SAN FRANCISCO (CBS 5) – Phil Estes is comfortable navigating his way through the streets San Francisco’s Financial District. In 1989, he left Wall Street and co-founded a private equity firm in San Francisco.

In the 22 years since, he’s built his business and his family, but he’s never forgotten the first day he volunteered to help homeless teens just ten blocks from his office, but a world away.

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“It was powerful,” he remembered. “You see the kinds of circumstances these young people have to deal with and you know, they’re 13, 14, 15 years old…. They have come from awful places and they’re trying their level best to just try to hang on and survive.”

Estes volunteers with Larkin Street Youth Services, from doing outreach on the streets to fundraising in the boardroom, where he currently serves as Chair.

“Phil brings a huge passion and commitment to young people,” said Executive Director Sherilyn Adams. “It was a little drop-in center when he started and now we (have) 25 programs in 14 sites, this full continuum of services for youth 12 to 24.”

The services now include residential facilities, medical treatment, education, and vocational support.

David Wesolowski dropped out of high school in Ohio before he ended up at Larkin Street.

“I was living in Golden Gate Park and had no where to go,” Wesolowski explained. “I couldn’t find food. I was looking in trash cans for food. When I came here I was just looking for a meal you know, a place to get out of the cold, but I found something a lot better.”

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Wesolowski is now a college student working towards a career in personal training.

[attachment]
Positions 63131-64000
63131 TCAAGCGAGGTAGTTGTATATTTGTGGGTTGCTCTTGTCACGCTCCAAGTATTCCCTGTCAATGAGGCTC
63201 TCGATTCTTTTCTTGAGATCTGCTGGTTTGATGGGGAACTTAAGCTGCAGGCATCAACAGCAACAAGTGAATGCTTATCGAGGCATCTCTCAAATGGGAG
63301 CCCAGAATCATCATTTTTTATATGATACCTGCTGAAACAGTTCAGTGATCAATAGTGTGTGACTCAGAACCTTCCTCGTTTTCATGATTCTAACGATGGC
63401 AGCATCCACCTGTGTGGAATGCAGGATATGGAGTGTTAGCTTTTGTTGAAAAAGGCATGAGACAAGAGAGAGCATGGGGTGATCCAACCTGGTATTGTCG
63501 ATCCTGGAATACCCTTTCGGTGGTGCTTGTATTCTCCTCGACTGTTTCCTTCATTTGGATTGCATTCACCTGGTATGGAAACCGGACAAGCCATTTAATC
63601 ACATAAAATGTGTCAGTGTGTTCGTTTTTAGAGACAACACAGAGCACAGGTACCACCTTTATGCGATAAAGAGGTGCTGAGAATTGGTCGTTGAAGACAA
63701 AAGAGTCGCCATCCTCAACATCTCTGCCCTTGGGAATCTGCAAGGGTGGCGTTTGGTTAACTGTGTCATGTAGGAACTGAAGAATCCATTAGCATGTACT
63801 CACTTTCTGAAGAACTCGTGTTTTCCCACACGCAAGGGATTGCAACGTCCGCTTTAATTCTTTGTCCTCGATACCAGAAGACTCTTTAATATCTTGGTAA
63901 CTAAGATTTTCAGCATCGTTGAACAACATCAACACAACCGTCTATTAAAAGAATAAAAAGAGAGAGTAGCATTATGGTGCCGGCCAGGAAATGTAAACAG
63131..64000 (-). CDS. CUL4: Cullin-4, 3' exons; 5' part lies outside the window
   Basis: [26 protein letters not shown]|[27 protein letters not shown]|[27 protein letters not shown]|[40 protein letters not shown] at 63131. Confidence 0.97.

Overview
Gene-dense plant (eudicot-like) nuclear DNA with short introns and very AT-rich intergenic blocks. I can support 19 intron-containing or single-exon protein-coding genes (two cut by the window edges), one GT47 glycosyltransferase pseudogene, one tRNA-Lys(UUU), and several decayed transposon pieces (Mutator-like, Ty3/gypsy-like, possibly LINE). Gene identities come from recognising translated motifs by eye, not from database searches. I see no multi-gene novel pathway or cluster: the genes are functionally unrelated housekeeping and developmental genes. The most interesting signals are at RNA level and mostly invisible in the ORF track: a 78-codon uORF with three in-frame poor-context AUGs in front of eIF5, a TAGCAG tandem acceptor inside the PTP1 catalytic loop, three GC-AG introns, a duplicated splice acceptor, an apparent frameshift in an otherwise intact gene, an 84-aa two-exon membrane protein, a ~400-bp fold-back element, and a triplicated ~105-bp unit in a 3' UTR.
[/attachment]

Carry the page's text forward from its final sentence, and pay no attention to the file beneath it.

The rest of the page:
“They’ve encouraged me to do things and pushed me to do things I would have never done on my own,” he said.

In the 27 years Larkin Street Youth Services has been operating in San Francisco, it’s become a national model, with 25 programs that have helped 70,000 kids get of the street.

“I couldn’t look myself in the eye in the mirror in the morning if I didn’t do something,” Estes said. “So I try to do something everyday.”

That includes weekends: Estes recently formed a band, and together they play at charity events. But even with his many commitments at home and at work, he’s mindful that another 3,500 kids will need Larkin Street Youth Services this year.

“I look forward to the day when we work ourselves out of business, there aren’t any more homeless kids who were abused,” he said. “That would be fantastic. So we’ll keep working until that happens.”

So for working for over two decades to support homeless youth to reach their full potential, this week’s Jefferson Award in the Bay Area goes to Phil Estes.

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